Awareness and Perceptions of the General Public

Public opinion is a major factor in the politics of energy technology development, as poor acceptance can slow or stop the development and implementation of a technology (Rosa & Dunlap, 1994). Public opinion of CCS has been determined through surveys, interviews, and focus groups. These methods can provide insights into people’s attitudes, beliefs, and knowledge about a risk (McComas, 2006). There has been some criticism of the use of surveys to assess opinion about CCS due to the fact that there is still low general public awareness of the technology (Malone et al., 2010). Opinions from those who know little about the technology have been labeled “pseudo-opinions.” Furthermore, some argue that the responses are not useful for informing policy or for research purposes. Despite these limitations, stakeholders recognize the importance of examining public awareness and views of the technology to better understand opinions and to create effective communication strategies.

Public opinion studies on CCS have been completed in a number of countries and regions. Examples include the United States (Curry, 2004; Palmgren et al., 2004; Reiner et al., 2006), Canada (Sharp, 2005; Ipsos- Reid Corporation, 2007), France (Ha-Duong et al., 2009), China (Duan, 2010), the United Kingdom (Shackley et al., 2004; Curry et al., 2005), the Netherlands (de Best-Waldhober et al., 2009; Huijts, 2003), Australia (Miller et al., 2007, 2008), and Japan (Itaoka et al., 2009; Tokushige et al., 2007). The studies generally found that the large majority of the population had not heard of CCS (Curry et al., 2004; Ha-Duong et al., 2009; Miller et al., 2007; Palmgren et al., 2004). An even smaller proportion could correctly describe what CCS was and what issue the technology addressed (Curry et al., 2005; Shackley et al., 2004). However, there has been an increase in awareness in many regions. For example, in the United Kingdom it was found that the awareness of CCS increased from 5% in 2004 to 20% claiming to have read about it in 2013 (Reiner, 2015). However, among those that claimed awareness of CCS, there was still a low level of knowledge about what environmental issue CCS is meant to address.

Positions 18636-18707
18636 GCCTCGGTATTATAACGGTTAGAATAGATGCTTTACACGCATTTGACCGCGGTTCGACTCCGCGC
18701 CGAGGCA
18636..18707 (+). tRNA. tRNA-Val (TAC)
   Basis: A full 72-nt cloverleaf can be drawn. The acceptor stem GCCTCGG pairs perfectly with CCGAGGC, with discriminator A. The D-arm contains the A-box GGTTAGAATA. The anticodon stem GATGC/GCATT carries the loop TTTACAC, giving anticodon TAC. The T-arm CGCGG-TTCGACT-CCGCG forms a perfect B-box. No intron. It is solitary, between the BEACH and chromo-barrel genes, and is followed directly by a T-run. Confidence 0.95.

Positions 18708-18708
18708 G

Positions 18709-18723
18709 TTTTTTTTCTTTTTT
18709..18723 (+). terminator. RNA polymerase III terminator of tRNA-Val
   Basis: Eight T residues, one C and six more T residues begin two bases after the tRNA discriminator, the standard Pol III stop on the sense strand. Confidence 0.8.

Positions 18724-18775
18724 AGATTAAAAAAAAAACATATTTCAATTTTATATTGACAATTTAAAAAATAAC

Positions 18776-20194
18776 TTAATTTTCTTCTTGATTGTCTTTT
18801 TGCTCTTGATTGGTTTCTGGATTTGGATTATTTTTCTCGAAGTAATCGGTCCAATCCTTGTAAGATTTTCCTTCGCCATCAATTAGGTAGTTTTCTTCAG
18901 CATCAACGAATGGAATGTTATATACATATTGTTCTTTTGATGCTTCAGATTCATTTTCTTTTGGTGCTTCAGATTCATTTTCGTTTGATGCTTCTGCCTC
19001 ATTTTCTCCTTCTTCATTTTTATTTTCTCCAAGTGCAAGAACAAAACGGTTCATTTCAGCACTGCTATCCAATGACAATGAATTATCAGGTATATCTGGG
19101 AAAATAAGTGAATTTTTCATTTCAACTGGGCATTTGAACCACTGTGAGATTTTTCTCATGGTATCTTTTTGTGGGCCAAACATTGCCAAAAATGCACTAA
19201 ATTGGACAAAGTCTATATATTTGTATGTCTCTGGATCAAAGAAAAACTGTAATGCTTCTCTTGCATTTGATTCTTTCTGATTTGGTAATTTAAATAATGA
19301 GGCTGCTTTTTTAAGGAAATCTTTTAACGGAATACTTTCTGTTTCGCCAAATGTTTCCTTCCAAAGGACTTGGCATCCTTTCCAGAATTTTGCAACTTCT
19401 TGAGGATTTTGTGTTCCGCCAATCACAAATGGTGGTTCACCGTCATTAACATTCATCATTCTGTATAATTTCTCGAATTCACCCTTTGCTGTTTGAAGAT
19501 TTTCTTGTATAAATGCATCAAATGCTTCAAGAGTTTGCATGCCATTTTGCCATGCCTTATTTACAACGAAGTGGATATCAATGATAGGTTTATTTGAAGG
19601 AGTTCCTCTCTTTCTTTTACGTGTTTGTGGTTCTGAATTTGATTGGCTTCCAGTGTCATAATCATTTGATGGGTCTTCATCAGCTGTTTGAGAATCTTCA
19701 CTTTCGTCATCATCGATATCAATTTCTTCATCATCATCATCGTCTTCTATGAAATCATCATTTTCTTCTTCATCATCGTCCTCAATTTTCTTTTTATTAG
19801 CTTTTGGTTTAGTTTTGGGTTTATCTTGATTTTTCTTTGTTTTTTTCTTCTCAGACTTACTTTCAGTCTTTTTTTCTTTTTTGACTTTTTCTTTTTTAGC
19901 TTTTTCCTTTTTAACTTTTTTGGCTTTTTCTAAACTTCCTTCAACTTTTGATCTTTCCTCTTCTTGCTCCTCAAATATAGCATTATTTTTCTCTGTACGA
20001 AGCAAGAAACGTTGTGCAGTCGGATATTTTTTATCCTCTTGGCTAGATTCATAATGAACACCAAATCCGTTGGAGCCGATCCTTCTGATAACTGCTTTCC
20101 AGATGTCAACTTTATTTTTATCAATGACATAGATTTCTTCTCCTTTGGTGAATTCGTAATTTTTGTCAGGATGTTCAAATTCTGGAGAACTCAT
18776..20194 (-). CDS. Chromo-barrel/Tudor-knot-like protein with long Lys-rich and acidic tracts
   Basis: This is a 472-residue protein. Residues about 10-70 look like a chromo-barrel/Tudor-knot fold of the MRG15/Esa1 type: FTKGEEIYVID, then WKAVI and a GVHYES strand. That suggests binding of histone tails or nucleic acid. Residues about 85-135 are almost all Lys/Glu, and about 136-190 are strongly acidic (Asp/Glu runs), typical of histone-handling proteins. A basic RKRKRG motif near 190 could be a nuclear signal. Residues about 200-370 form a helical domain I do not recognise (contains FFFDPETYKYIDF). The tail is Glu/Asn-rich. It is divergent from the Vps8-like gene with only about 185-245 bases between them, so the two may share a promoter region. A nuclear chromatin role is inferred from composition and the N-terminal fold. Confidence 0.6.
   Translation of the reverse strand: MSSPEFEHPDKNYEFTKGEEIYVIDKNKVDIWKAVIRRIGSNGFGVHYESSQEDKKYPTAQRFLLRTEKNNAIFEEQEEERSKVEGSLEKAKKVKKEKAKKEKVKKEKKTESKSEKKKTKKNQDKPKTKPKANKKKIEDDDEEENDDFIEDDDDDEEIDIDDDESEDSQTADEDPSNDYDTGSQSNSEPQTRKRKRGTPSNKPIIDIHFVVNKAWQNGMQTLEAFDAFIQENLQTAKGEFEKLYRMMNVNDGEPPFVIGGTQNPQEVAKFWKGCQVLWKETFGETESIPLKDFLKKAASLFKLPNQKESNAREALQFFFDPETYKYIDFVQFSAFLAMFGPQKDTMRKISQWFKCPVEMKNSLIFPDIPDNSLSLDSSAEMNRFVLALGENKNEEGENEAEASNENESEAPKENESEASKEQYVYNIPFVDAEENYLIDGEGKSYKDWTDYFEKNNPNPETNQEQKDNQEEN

Results from studies in China concluded that public education and communication should be integrated into CCS development policy to overcome low public acceptance (Duan, 2010). This recommendation was based on the fact that respondents’ understanding of the characteristics of CCS was a significant factor in predicting the acceptance of CCS (Duan, 2010). It is clear that, in both developed and developing countries, there is a low public awareness of CCS. The low awareness of CCS remains a major challenge for communicators. It has led to numerous studies to better understand how to communicate about the technology and its potential to mitigate CO2 emissions.

Communication about Carbon Capture and Storage

Studies have provided numerous insights into the challenges of communicating about CCS and climate change. Since 2000, there has been a great increase in communication research efforts and the development of materials to help stakeholders become better informed about CCS. The effort includes the development of guides for stakeholders, education tools for students, and toolkits for developers, among other strategies (Ashworth et al., 2015).

It is clear that communication input factors (e.g., source, message, channel, and receiver) can influence output factors (e.g., interest, attention, understanding, and attitudes; Brunsting et al., 2011). The numerous developments in communication research about CCS can be divided into five areas: (1) the impact of additional information on perceptions; (2) persuasion and framing of CCS; (3) credibility of information source; (4) the role of visuals in communication; and (5) media representations of CCS.